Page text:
Infant and Child Development

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Volume 21 Issue 3 (May/June 2012), Pages 1-324

Developmental Improvements in Perceptual Restoration: Can Young Children Reconstruct Missing Sounds in Noisy Environments? (pages 287-297)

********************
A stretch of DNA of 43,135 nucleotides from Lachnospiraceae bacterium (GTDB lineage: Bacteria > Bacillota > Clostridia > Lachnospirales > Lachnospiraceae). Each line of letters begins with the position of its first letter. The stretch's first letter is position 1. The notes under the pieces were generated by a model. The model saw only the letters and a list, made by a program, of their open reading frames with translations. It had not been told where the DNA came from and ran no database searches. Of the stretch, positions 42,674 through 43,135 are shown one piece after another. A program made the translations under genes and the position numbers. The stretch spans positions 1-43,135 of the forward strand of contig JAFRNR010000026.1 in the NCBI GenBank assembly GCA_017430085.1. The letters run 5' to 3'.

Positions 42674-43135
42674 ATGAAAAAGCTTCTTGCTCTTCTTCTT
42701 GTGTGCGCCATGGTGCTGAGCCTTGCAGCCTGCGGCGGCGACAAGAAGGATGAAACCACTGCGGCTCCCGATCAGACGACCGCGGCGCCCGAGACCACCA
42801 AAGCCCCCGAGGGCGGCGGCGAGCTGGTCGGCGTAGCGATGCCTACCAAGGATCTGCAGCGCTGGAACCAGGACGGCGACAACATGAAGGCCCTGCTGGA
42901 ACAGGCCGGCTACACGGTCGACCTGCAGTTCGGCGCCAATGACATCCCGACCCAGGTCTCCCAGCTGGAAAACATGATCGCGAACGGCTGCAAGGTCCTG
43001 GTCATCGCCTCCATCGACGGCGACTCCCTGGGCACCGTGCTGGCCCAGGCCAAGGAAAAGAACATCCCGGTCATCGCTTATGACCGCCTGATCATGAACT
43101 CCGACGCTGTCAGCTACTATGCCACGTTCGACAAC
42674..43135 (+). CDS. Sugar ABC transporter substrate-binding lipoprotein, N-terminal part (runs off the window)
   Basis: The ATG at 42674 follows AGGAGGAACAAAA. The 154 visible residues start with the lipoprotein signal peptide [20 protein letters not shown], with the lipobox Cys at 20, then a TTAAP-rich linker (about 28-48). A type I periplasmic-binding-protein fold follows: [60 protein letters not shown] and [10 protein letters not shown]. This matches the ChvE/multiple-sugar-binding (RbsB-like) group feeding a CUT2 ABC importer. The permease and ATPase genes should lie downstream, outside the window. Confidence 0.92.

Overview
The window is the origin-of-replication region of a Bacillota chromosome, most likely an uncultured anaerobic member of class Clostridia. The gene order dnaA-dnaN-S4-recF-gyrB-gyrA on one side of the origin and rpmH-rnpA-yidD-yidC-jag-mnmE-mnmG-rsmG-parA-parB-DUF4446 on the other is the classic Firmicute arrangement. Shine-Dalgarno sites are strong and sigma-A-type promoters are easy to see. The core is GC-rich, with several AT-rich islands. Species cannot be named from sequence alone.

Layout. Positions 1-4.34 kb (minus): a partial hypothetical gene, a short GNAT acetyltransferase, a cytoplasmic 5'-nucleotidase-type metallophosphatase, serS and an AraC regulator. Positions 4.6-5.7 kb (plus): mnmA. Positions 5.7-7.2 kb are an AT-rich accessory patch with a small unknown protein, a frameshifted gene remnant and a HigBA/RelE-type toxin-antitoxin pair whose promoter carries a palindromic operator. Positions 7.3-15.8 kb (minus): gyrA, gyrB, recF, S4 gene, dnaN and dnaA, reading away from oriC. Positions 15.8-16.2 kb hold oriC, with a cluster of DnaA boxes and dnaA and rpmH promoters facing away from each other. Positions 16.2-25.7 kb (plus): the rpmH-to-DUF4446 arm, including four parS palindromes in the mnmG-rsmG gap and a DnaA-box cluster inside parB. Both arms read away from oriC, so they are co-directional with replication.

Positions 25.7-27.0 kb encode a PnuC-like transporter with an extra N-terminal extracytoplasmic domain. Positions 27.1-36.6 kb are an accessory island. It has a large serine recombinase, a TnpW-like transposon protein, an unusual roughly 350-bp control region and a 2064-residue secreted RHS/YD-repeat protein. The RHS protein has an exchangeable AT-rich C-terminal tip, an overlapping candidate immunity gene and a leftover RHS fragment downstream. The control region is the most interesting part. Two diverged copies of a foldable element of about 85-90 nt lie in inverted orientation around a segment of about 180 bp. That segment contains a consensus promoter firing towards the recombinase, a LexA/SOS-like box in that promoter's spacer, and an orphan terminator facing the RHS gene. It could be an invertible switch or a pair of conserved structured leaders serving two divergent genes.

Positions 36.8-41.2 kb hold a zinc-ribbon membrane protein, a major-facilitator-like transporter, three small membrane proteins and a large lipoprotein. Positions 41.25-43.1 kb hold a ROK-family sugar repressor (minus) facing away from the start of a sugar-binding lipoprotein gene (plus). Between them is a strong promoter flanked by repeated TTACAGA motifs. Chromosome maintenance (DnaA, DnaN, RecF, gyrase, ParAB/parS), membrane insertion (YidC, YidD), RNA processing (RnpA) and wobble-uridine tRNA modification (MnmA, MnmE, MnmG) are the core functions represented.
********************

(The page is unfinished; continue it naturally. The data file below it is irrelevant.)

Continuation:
Young children are frequently exposed to sounds such as speech and music in noisy listening conditions, which have the potential to disrupt their learning. Missing input that is masked by louder sounds can, under the right conditions, be ‘filled in’ by the perceptual system using a process known as perceptual restoration. This experiment compared the ability of 4‐ to 6‐year‐old children, 9‐ to 11‐year‐old children and adults to complete a melody identification task using perceptual restoration. Melodies were presented either intact (complete input), with noise‐filled gaps (partial input; perceptual restoration can occur) or with silence‐filled gaps (partial input; perceptual restoration cannot occur). All age groups could use perceptual restoration to help them interpret partial input, yet perception was the most detrimentally affected by the presentation of partial input for the youngest children. This implies that they might have more difficulty perceiving sounds in noisy environments than older children or adults. Young children had particular difficulty using partial input for identification under conditions where perceptual restoration could not occur. These findings suggest that perceptual restoration is a crucial mechanism in young children, where processes that fill in missing sensory input represent an important part of the way meaning is extracted from a complex sensory world. Copyright © 2011 John Wiley & Sons, Ltd.

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